Growth and reproductive performance of bighead carp (Aristichthys nobilis) reared with or without feeding in floating cages.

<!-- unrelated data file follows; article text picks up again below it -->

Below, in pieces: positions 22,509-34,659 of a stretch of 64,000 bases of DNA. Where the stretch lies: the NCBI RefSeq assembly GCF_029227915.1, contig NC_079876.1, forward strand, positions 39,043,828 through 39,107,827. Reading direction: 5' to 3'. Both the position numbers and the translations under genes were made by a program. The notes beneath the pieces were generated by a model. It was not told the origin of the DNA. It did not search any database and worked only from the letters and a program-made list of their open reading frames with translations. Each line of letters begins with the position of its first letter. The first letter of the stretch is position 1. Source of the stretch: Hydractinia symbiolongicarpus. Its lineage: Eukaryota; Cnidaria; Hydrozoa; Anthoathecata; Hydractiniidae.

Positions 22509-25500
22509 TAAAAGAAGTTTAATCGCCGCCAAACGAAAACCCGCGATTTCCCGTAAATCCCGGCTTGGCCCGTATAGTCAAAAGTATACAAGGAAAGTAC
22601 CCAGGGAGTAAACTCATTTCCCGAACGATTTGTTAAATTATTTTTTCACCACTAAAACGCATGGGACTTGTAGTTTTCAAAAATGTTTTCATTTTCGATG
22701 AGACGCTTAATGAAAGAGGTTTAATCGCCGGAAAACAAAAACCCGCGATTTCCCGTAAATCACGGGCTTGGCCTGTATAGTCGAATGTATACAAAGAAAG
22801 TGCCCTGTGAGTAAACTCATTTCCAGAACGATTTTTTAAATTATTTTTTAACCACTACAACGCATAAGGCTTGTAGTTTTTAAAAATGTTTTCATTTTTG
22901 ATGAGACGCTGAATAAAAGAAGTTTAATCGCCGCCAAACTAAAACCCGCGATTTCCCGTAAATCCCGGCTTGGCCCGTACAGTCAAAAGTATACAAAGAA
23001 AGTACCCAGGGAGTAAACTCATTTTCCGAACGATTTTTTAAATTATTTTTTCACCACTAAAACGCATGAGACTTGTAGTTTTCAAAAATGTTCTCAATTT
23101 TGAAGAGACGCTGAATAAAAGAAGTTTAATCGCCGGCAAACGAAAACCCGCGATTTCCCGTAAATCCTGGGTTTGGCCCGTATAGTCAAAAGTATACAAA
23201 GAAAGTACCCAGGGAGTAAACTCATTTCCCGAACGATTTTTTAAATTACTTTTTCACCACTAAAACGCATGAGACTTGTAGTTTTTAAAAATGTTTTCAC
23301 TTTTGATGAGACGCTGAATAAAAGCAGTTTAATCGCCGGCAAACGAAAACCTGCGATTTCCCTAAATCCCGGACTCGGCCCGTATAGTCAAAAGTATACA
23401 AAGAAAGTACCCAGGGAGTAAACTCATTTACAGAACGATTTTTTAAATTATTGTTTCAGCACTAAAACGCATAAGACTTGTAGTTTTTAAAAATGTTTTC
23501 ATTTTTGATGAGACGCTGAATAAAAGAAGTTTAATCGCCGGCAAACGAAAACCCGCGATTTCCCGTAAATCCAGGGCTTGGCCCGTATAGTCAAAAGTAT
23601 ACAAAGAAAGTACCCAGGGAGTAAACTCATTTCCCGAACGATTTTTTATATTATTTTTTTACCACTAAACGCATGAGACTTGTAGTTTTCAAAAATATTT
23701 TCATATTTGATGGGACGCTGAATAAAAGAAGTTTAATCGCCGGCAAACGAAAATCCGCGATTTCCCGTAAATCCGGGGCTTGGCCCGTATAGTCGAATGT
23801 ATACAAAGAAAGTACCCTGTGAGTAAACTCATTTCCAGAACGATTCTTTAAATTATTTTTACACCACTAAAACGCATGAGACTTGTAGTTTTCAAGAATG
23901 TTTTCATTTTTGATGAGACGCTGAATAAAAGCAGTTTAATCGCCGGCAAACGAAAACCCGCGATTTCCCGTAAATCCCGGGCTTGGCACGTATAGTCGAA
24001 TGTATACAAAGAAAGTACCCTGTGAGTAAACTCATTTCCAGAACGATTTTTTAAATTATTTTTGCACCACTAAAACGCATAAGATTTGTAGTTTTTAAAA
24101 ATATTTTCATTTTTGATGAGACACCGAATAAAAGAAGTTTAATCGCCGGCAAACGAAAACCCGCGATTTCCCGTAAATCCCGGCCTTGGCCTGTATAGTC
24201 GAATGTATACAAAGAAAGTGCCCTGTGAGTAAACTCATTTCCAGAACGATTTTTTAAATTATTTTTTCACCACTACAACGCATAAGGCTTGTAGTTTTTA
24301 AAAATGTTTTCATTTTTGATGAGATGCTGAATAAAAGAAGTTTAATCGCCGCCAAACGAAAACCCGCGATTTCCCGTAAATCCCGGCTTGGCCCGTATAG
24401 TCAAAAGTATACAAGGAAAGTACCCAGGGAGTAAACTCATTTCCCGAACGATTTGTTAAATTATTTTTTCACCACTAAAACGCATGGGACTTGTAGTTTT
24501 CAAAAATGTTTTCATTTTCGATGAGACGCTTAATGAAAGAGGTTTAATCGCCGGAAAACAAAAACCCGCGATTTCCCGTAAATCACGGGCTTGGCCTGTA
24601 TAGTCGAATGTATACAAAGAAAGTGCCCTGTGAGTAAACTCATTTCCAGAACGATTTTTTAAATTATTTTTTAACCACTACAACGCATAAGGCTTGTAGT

72 bighead carp, 10.5 months old, stocked in cages in Laguna de Bay were assigned to feeding with a 40%- or a 20%-protein diet for 15 months, or were not fed (controls). Growth was monitored for the first 9 months and fish were induced to spawn by injection of LHRH plus HCG in the succeeding months. Weight gain and increase in total length did not differ significantly among the 3 groups. Fish fed the 40%-protein diet had the highest mean total weight of eggs per female, number of eggs per spawning, and number of eggs/kg body weight. Fish fed the 20%-protein diet had intermediate values while the control fish had the lowest values for these traits. However, mean fertilization rate (54-58%) and hatching rate (61-78%) were not significantly different among treatments. Fish fed the 40%-protein diet produced more fry than those fed the 20%-protein diet, and fish that were fed produced more fry than the unfed controls (values were significant different for the 40%-protein groups vs. controls). When deprived of food for up to 10 days, fry of the fed fish had a lower mortality rate than fry of the control fish.